Concept

New Woman

Summary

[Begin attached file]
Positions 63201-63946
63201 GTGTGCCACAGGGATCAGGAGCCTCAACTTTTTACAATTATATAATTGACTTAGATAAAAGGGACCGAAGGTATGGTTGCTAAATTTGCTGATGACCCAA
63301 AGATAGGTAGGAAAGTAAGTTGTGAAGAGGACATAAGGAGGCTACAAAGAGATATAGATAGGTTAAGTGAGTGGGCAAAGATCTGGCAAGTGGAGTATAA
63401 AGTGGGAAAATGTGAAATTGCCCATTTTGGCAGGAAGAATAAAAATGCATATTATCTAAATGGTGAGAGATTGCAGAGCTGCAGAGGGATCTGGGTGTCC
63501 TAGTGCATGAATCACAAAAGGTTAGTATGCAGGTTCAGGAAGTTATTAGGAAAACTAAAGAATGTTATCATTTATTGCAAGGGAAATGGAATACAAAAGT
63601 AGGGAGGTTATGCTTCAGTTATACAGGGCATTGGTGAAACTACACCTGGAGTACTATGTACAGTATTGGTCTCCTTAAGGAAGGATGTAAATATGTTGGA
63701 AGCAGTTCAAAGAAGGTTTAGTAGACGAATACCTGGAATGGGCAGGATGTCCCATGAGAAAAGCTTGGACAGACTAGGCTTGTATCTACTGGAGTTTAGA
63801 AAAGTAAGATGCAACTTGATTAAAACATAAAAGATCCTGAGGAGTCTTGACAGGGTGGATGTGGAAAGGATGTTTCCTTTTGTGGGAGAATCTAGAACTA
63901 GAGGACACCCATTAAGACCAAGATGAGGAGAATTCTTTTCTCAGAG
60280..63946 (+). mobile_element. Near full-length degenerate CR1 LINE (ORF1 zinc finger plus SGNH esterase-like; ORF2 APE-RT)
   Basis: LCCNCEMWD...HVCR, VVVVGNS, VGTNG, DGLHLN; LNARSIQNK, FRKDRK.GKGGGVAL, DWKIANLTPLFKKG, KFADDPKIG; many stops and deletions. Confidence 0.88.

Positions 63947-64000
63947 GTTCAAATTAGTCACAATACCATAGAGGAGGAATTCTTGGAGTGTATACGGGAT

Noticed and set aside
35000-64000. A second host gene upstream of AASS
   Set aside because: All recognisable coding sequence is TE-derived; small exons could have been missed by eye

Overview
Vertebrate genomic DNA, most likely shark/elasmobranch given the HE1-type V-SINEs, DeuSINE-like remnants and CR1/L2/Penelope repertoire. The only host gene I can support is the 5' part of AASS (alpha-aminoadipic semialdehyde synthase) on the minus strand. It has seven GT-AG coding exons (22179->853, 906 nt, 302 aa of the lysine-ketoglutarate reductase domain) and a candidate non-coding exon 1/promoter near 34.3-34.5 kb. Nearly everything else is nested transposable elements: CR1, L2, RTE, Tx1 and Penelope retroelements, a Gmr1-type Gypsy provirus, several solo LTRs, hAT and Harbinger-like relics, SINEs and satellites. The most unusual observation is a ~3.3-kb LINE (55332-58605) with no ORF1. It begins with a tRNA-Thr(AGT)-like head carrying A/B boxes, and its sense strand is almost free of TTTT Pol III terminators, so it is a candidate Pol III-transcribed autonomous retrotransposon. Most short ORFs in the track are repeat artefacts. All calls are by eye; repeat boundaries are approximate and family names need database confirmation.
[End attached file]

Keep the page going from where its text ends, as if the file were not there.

The New Woman was a feminist ideal that emerged in the late 19th century and had a profound influence well into the 20th century. In 1894, Irish writer Sarah Grand (1854–1943) used the term "new woman" in an influential article to refer to independent women seeking radical change. In response the English writer Ouida (Maria Louisa Ramé) used the term as the title of a follow-up article. The term was further popularized by British-American writer Henry James, who used it to describe the growth in the number of feminist, educated, independent career women in Europe and the United States. Independence was not simply a matter of the mind; it also involved physical changes in activity and dress, as activities such as bicycling expanded women's ability to engage with a broader, more active world. The New Woman pushed the limits set by a male-dominated society, especially as modeled in the plays of Norwegian Henrik Ibsen (1828–1906). Changing social roles Writer Henry James was
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